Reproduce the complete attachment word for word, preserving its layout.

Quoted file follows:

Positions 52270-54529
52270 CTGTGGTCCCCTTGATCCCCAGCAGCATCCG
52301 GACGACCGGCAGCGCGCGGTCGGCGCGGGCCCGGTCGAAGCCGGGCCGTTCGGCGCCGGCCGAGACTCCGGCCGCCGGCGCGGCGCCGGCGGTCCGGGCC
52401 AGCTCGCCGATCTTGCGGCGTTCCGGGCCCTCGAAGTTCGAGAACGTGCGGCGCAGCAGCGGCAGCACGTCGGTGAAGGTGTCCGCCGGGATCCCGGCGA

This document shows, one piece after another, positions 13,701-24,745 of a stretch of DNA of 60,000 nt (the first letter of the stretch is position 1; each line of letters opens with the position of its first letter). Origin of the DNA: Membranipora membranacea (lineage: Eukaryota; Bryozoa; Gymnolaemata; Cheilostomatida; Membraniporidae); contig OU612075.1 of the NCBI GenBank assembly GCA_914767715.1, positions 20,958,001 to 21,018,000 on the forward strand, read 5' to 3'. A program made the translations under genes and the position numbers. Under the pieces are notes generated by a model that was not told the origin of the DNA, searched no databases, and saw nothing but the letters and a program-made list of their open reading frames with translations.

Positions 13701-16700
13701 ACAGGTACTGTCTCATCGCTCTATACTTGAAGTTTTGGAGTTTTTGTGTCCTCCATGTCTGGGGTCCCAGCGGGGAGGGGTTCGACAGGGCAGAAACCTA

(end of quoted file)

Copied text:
Positions 52270-54529
52270 CTGTGGTCCCCTTGATCCCCAGCAGCATCCG
52301 GACGACCGGCAGCGCGCGGTCGGCGCGGGCCCGGTCGAAGCCGGGCCGTTCGGCGCCGGCCGAGACTCCGGCCGCCGGCGCGGCGCCGGCGGTCCGGGCC
52401 AGCTCGCCGATCTTGCGGCGTTCCGGGCCCTCGAAGTTCGAGAACGTGCGGCGCAGCAGCGGCAGCACGTCGGTGAAGGTGTCCGCCGGGATCCCGGCGA

This document shows, one piece after another, positions 13,701-24,745 of a stretch of DNA of 60,000 nt (the first letter of the stretch is position 1; each line of letters opens with the position of its first letter). Origin of the DNA: Membranipora membranacea (lineage: Eukaryota; Bryozoa; Gymnolaemata; Cheilostomatida; Membraniporidae); contig OU612075.1 of the NCBI GenBank assembly GCA_914767715.1, positions 20,958,001 to 21,018,000 on the forward strand, read 5' to 3'. A program made the translations under genes and the position numbers. Under the pieces are notes generated by a model that was not told the origin of the DNA, searched no databases, and saw nothing but the letters and a program-made list of their open reading frames with translations.

Positions 13701-16700
13701 ACAGGTACTGTCTCATCGCTCTATACTTGAAGTTTTGGAGTTTTTGTGTCCTCCATGTCTGGGGTCCCAGCGGGGAGGGGTTCGACAGGGCAGAAACCTA